Anyway, I shall be continuing in my endeavours to link up Nicolas (possibly son of Richard) and any further information is of course welcome!

    Many thanks again,
    Anne

  6. #15
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    Default Col. John Hutchinson, Owthorpe

    Dear David,
    Thank you very much for your extensive response. I have a project member whose Hutchinson family tree descends from Miss Morgan.

    This family was quite successful in South Carolina, USA with a plantation including over 250 slaves. Other names included in this line are Colonel William Skirving and his wife Mary Sacheverell b. 1750 d. 1768. One of the descendants named their daughter Lucy Aspley Hutchinson in the 1700's.

    I am very interested in locating a descendant of the brother of the Col. John Hutchinson from the Stanhope branch.

    Your thoughts on this branch in South Carolina would be very much appreciated.

    Thank you
    Roy Hutchinson


    1 John Hutchinson b: 1648 in Owthorpe
    .... +Miss Morgan of Wales b: 1650
    ..... 2 Dr. John Hutchinson b: Abt. 1673 d: 1729 in Charleston, SC
    ........... +Mary d: December 28, 1711
    ............ 3 John Hutchinson b: Abt. 1710
    ............ 3 Sophia Hutchinson d: Abt. January 18, 1713
    ..... *2nd Wife of Dr. John Hutchinson:
    ........... +Anne (widow Holland)
    ............ 3 Colonel Thomas Hutchinson b: November 13, 1720 d: December 10, 1790
    .................. +? (possibly) Corwin
    ................... 4 Colonel Mathias Hutchinson b: 1746 d: June 15, 1812 in Traveler's Rest Plantation, SC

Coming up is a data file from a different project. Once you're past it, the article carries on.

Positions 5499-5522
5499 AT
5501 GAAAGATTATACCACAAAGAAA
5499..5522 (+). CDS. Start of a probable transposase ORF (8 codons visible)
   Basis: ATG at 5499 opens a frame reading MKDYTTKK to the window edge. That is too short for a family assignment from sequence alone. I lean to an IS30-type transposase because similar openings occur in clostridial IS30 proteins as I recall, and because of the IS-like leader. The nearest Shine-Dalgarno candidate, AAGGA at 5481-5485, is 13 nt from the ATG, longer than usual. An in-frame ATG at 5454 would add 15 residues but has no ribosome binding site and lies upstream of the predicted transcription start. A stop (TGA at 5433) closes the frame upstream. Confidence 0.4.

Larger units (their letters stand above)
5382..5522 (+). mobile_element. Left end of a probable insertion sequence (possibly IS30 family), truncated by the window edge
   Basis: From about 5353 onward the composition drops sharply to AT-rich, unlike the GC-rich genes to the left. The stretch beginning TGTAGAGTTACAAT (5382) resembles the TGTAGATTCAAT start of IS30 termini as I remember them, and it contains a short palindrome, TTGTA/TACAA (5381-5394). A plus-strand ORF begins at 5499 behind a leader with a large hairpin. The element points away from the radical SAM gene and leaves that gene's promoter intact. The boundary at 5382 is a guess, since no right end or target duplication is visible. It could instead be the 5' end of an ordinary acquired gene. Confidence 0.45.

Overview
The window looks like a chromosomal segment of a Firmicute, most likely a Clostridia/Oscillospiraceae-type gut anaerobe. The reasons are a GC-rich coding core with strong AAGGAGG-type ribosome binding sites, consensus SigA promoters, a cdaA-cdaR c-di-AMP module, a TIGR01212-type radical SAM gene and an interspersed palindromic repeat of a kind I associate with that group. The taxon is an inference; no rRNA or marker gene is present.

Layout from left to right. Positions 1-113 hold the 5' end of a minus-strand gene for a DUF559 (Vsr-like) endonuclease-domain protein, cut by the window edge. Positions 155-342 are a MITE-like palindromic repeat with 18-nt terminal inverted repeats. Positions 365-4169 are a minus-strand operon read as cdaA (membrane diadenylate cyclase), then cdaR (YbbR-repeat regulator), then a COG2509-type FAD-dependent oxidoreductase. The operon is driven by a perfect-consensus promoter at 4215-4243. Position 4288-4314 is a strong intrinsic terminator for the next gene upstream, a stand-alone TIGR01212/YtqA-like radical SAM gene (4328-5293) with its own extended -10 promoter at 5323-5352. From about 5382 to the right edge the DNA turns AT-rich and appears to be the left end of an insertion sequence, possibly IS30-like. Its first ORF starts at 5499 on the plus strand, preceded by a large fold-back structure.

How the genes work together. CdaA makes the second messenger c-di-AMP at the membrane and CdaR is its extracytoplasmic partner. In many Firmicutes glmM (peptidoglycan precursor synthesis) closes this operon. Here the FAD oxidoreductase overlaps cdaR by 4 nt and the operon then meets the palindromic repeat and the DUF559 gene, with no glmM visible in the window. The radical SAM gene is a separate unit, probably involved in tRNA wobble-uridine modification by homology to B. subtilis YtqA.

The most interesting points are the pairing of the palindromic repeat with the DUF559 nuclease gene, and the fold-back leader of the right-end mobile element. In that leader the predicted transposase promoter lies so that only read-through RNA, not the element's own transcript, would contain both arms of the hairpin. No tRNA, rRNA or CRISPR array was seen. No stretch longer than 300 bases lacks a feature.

......................... +Jane Perdran b: Abt. 1753 d: 1775
    .......................... 5 Mathias Hutchinson b: August 25, 1770 d: October 22, 1770
    .......................... 5 Thomas Hutchinson b: November 14, 1771 d: August 25, 1808
    .......................... 5 Esther Hutchinson b: October 2, 1773 d: September 20, 1798
    ................... *2nd Wife of Colonel Mathias Hutchinson:
    ......................... +Elizabeth Branford b: Abt. 1695 d: December 8, 1785
    .......................... 5 Jane Elizabeth Hutchinson b: November 8, 1785 d: April 14, 1806
    ................... *3rd Wife of Colonel Mathias Hutchinson:
    ......................... +Louisa Postel Tucker b: February 21, 1755 d: May 14, 1797

  7. #16
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    Subject:- Alexander H Hutchinson Born 1833 Nottingham England

    See 1841 England Census Entered as Alfred, but corrected as an update to Alexander on Ancestry.com

    See 1861 Officer at Woolwich

    See 1891 At " Owthorpe" in Bournemouth

    See 1901 In Bath